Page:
Disease information about mpox (monkeypox)

This information does not claim to be comprehensive or constantly updated, but aims to provide an overview of communicable diseases relevant to communicable disease prevention.

Mpox is a zoonosis, i.e. a disease that can be transmitted between animals and humans. The virus can also be transmitted between humans. It was first discovered in wild monkeys, and was therefore named monkeypox, but the virus has most likely spread through various rodents in central and western Africa.

How does mpox spread?

Mpox is caused by monkeypox virus, a species of the Orthopoxvirus. The disease is mainly transmitted through close physical contact with an infected person. Sexual contacts, or other close skin-to-skin contacts with an infected person pose a particularly high risk. In 2022, mpox spread to a greater extent outside Africa for the first time, in a global outbreak of more than 80,000 cases. The outbreak mainly involved men who have sex with men (MSM) and the disease was mainly spread through sexual contacts. There have also been a small number of cases of indirect spread of the disease, e.g. through bedding, towels, sex toys etc. that an infected person has been in contact with. It is likely that the virus can spread through the airways, damaged skin (even if not visible), mucous membranes (eyes, nose, or mouth), or semen and vaginal secretions. But all potential routes of transmission are yet to be determined. The time between getting infected and developing symptoms (the incubation period) is usually 6–13 days but can vary between 5 and 21 days.

Symptoms and complications

The following symptoms are common:

  • blisters or a rash on the torso, arms, legs, hands, and feet
  • blisters or a rash on the face and in and around the mouth
  • blisters or a rash on and around the genitals, and around the anus
  • problems with stools, such as diarrhoea, and difficulty urinating
  • fever
  • headache and muscle pain
  • swollen lymph nodes
  • pain around the anus and in the rectum
  • feeling of heaviness in the lower abdomen and in the pelvis.

The disease can cause a lot of pain and discomfort, but usually heals by itself within two to four weeks. Adults rarely get seriously ill. Some people have had difficulty eating due to painful blisters in the mouth and have therefore been hospitalised. In rare cases, the disease can lead to complications and in exceptional cases cause death.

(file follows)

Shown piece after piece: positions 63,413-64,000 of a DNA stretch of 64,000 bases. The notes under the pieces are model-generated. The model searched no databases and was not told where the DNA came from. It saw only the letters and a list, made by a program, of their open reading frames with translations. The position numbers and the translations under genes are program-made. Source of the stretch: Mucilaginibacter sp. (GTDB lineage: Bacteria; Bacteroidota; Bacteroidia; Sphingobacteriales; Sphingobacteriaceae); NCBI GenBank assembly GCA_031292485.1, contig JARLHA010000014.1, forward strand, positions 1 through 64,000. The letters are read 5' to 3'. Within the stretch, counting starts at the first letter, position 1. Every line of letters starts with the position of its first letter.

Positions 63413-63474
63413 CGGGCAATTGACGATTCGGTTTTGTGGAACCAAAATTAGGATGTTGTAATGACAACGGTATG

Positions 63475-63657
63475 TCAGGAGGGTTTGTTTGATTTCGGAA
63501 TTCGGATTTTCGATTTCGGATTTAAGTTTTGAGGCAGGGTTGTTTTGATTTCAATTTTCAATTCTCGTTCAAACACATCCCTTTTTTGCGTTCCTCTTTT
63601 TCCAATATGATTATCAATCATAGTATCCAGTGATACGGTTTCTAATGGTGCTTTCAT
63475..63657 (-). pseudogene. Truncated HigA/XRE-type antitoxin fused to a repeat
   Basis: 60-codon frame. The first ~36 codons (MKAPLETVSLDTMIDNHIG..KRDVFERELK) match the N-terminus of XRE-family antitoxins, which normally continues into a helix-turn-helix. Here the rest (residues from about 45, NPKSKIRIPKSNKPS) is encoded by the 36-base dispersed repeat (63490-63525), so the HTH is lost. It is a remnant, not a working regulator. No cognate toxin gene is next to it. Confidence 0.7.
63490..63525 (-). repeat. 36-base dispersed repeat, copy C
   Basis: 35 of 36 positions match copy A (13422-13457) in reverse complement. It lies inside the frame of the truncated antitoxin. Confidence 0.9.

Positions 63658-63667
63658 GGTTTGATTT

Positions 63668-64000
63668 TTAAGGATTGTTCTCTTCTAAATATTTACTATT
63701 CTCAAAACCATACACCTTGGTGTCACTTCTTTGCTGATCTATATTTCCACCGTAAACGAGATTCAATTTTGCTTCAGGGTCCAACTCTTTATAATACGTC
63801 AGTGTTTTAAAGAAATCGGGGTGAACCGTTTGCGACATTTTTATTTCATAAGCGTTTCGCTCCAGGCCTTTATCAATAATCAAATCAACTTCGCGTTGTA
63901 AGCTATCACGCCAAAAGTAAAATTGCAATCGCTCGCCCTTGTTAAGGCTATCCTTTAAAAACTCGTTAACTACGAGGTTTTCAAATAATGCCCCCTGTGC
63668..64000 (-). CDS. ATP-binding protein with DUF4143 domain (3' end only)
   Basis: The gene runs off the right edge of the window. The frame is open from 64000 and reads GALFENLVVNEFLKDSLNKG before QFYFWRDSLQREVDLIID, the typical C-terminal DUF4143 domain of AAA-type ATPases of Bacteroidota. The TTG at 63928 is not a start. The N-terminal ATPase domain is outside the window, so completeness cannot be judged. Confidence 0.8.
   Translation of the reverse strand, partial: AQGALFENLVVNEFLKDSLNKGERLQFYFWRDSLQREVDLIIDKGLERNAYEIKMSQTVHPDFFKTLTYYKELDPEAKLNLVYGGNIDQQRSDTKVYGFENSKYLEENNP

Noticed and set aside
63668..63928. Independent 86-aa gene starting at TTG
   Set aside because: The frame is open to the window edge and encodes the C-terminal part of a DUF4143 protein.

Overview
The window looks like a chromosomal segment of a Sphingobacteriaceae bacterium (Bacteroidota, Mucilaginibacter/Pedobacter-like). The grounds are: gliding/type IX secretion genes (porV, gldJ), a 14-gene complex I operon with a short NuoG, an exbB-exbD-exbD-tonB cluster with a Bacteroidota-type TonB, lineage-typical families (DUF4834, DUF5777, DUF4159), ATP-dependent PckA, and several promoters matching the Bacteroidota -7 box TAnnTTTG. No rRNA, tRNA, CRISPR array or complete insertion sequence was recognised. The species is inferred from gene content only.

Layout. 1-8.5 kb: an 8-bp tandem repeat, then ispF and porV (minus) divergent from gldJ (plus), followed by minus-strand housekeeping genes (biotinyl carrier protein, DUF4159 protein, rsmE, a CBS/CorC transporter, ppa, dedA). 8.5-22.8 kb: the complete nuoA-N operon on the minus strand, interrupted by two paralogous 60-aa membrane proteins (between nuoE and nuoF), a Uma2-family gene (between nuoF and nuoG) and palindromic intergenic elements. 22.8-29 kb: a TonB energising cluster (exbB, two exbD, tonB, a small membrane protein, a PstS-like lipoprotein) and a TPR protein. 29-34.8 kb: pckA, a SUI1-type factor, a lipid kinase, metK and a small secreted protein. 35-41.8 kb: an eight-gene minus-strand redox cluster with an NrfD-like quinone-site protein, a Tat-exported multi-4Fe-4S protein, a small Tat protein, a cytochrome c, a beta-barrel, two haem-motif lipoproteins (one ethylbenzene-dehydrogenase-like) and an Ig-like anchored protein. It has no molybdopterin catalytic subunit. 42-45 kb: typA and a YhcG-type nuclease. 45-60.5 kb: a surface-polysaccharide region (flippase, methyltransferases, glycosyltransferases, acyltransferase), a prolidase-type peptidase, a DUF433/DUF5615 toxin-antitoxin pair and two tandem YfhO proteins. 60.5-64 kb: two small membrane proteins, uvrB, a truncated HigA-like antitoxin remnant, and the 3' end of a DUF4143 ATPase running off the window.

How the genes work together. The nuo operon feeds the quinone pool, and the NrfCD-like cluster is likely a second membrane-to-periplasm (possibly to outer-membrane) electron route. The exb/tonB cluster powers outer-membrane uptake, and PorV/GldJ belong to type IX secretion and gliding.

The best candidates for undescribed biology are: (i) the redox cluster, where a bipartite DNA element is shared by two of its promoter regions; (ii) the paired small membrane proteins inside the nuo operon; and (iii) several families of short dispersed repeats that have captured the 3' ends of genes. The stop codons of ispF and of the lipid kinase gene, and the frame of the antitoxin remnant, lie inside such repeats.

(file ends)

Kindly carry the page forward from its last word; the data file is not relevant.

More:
Younger children, those who are pregnant, and people with impaired immune systems are considered to be at greater risk of becoming seriously ill if they are infected with the monkeypox virus.

Diagnostics and treatment

Suspicions of mpox may arise from the symptoms and if the person has been exposed to risk of being infected. The diagnosis is then confirmed by either detecting the genome of the virus in a laboratory analysis (molecular biological analysis with PCR).

There are medicines that appear to have some effect on the infection and that can be used in cases of serious illness. Due to the increasing spread of mpox globally, several initiatives have been taken to increase the possibilities for treatment.

General preventive measures

It is possible to prevent infection by avoiding close contact with infected people. Having many sexual contacts poses a particularly high risk of infection.

There is a vaccine against mpox, but since the available doses are limited, people who have been, or are at risk of being exposed to the virus, are prioritised.

The available vaccine is not considered to be enough to stop the spread of the virus. Other measures must be taken and be followed to stop the spread of the disease.

Measures in the event of cases or outbreaks

If you experience symptoms of mpox, it is important to contact health care to get an assessment and possibly a test

Mpox is a disease that is subject to mandatory contact tracing and is dangerous to public health according to the Swedish Communicable Diseases Act. All cases of infection with mpox should be reported to the county medical officer in the region and to the Public Health Agency of Sweden.

Further reading